Berkeley Systems, Inc.

Moby ID: 1199

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Berkeley Systems, Inc. was founded in the 80's by the husband-and-wife team of Wes Boyd and Joan Blades, to create handicapped access software for the Macintosh. Soon after, their friend Jack Eastman suggested the idea of a modular screensaver as an alternative to the plethora of single-display screensavers then popular. Making a modular screensaver meant providing some modules, so they made a handful of them, including the rather odd concept of the Flying Toasters.

Sales of After Dark rapidly swamped the original Access Software, and the company achieved iconic status in the Macintosh community. The company took on some venture capital and began a growth phase. Unwilling to "dirty their hands" with a Windows or DOS product, but also unwilling to forgo the much larger potential market, the contract to produce After Dark for Windows was put out for bids. The company also pursued and acquired the license for a module pack based on Star Trek. The Star Trek pack was so successful that the franchise was expanded, acquiring other major licenses such as Disney and The Simpsons.

Meanwhile, the Windows version of the product had become infamous for poor quality (most IS departments of the era banned its use), and the company decided to bring the product in-house at the same time as work began on a third generation Macintosh engine. Module pack work continued, including new licensed properties and original products. During this era the Berkeley Systems Access Software division continued to operate in a corner of the facility mostly occupied by screensaver development.

By 1995, the future for Berkeley Systems was beginning to look very bleak. Most of the "A list" licenses had been done or the licensors had commissioned work elsewhere. After Dark for DOS, a product that could have sold like wildfire in 1992, was finally produced just weeks before Windows 95 put the nail in DOS's coffin. The market for pricey, artistic and highly animated screensavers was cannibalized by cheap slideshow products. Attempts to find new products that would fit the quirky "utilitainment" niche of After Dark had come to rocky ends - notably a children's desktop product that was not really portable to Windows and a very nice customizable calendar program, which the company did not want to expand into the very competitive PIM market.

At this point in time, the company's iconic position in the Macintosh culture quite literally saved it. A company called Jellyvision had a prototype of an original game called You Don't Know Jack, which they approached Berkeley Systems with. The game was irreverent, quirky, and fun, and if handled even moderately well would be a huge success. The deal was signed, and the rebirth of the company began. With the strength of this deal, the founders were able to swing a "white knight" buyout of the company by Sierra and hence a move fully into the computer game market. Also as part of this transition, the Access division was finally spun off into a separate company.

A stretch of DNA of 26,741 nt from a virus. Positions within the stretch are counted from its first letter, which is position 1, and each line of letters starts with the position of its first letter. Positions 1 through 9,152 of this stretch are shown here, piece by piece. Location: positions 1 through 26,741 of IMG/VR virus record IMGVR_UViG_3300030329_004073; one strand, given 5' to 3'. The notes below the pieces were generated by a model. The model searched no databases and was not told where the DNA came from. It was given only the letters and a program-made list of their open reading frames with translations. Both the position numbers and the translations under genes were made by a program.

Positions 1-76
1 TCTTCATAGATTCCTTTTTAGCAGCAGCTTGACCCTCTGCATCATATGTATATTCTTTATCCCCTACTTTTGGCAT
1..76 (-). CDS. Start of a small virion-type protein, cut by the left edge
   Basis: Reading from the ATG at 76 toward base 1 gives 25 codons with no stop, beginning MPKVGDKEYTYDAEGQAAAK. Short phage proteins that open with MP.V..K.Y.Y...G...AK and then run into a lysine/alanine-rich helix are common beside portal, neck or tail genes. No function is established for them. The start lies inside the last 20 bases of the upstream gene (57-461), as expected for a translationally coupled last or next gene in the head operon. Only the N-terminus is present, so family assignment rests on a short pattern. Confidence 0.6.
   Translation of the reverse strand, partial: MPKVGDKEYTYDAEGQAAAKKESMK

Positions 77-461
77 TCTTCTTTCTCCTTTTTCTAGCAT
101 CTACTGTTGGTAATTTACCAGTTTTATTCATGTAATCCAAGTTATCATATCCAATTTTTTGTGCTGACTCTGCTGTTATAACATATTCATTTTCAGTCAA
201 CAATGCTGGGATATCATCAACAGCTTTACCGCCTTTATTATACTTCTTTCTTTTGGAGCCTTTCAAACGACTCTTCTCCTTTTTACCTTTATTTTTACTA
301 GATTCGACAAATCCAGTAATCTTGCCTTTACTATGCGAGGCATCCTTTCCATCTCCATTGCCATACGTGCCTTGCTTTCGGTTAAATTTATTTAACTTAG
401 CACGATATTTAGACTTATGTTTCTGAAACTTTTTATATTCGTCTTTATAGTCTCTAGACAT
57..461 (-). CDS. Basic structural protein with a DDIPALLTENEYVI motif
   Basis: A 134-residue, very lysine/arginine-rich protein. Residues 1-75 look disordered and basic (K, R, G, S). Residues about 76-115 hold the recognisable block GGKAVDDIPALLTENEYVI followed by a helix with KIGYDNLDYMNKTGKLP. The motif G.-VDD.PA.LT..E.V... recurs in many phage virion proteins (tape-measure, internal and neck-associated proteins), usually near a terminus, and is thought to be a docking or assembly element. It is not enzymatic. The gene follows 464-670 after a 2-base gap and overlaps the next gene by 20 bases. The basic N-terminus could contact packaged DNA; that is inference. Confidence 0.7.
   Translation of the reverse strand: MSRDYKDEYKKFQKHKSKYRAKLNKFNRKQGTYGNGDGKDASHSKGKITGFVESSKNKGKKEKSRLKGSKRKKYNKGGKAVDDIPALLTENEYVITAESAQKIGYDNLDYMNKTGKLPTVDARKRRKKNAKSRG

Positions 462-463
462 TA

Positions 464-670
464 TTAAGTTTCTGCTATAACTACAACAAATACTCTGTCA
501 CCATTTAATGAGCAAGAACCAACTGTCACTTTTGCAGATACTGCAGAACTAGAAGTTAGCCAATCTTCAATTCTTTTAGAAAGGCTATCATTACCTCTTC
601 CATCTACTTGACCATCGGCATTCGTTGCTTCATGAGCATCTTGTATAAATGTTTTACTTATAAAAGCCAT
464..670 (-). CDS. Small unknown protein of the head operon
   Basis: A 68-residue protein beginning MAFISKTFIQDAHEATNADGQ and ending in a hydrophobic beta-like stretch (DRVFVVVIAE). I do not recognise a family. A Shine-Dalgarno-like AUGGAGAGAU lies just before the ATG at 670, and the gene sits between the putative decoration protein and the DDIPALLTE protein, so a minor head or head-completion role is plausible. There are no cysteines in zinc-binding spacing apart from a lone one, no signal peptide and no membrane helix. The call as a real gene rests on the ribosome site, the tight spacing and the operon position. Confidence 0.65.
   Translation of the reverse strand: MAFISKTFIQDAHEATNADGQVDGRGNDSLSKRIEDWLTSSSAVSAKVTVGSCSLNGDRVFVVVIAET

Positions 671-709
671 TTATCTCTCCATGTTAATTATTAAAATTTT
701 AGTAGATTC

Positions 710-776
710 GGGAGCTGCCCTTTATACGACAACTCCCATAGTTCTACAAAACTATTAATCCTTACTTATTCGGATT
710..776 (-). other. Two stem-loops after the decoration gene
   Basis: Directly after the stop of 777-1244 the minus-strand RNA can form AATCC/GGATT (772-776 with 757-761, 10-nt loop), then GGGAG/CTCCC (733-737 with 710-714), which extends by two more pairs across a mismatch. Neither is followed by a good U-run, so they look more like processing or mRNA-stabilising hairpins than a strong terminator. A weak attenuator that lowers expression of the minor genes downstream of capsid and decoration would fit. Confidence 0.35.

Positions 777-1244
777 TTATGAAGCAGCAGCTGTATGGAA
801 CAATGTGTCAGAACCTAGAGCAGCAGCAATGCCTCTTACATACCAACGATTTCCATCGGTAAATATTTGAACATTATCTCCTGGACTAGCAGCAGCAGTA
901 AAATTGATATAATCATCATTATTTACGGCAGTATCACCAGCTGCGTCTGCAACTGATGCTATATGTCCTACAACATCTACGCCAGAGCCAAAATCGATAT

Credited on 24 Games from 1991 to 2003

Displaying most recent · View all

You Don't Know Jack: Volume 6 - "The Lost Gold" (2003 on Windows)
Backstage Pass: The Ultimate Rock & Roll Trivia Game (2000 on Windows)
You Don't Know Jack: Louder! Faster! Funnier! (2000 on Windows, Macintosh)
You Don't Know Jack: Offline (1999 on Windows, Macintosh)
Get The Picture (1999 on Windows)
Austin Powers: Operation: Trivia (1999 on Windows, Macintosh)
You Don't Know Jack Jumbo (1999 on Windows, Windows 3.x, Macintosh)
After Dark Games (1998 on Windows, Macintosh, Windows 3.x)
Head Rush (1998 on Windows, Macintosh)
You Don't Know Jack: Volume 4 - The Ride (1998 on Windows, Macintosh)
Acrophobia (1997 on Windows)
You Don't Know Jack Sports: The Netshow (1997 on Windows, Macintosh)
You Don't Know Jack Pack (1997 on Windows, Windows 3.x, Macintosh)
You Don't Know Jack: Television (1997 on Windows, Windows 3.x, Macintosh)
You Don't Know Jack: Volume 3 (1997 on Windows, Windows 3.x, Macintosh)
You Don't Know Jack: The Netshow (1996 on Windows, Macintosh)
You Don't Know Jack: Volume 2 (1996 on Windows, Windows 3.x, Macintosh)
You Don't Know Jack: Sports (1996 on Windows, Windows 3.x, Macintosh)
Saturday Night Live Goes Political (1996 on Windows 3.x, Macintosh)
You Don't Know Jack: Movies (1996 on Windows, Windows 3.x, Macintosh)

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History +

April 1997

Aquired by Sierra.


Berkeley Systems founded

Trivia +

During the long crunch time for the Disney Collection Screen Saver an engineer named Steve Zellers brought in his hamster, named Trurl, because it was spending all it's time alone at home. This was great because he was nocturnal and, at the time, so were we. There are many, many stories that can be told about that hamster, and that crunch time, but in the end just as RC3 had gone Gold Trurl passed away calmly in his sleep. So if any of you live in Berkeley around Rose and Shattuck know that near you is buried the first Disney Collection Screen Saver box off the line with disks and manual; it's the tomb and final resting place of Trurl the hamster, who gave his all for "Da Mouse".

Location and contact information in Nov. 1995:

Berkeley Systems

2095 Rose St

Berkeley, CA 94709

Technical Support: 510-549-2300

Fax Support: 510-849-9426

TTY/TDD: 510-540-0709

Related Web Sites +


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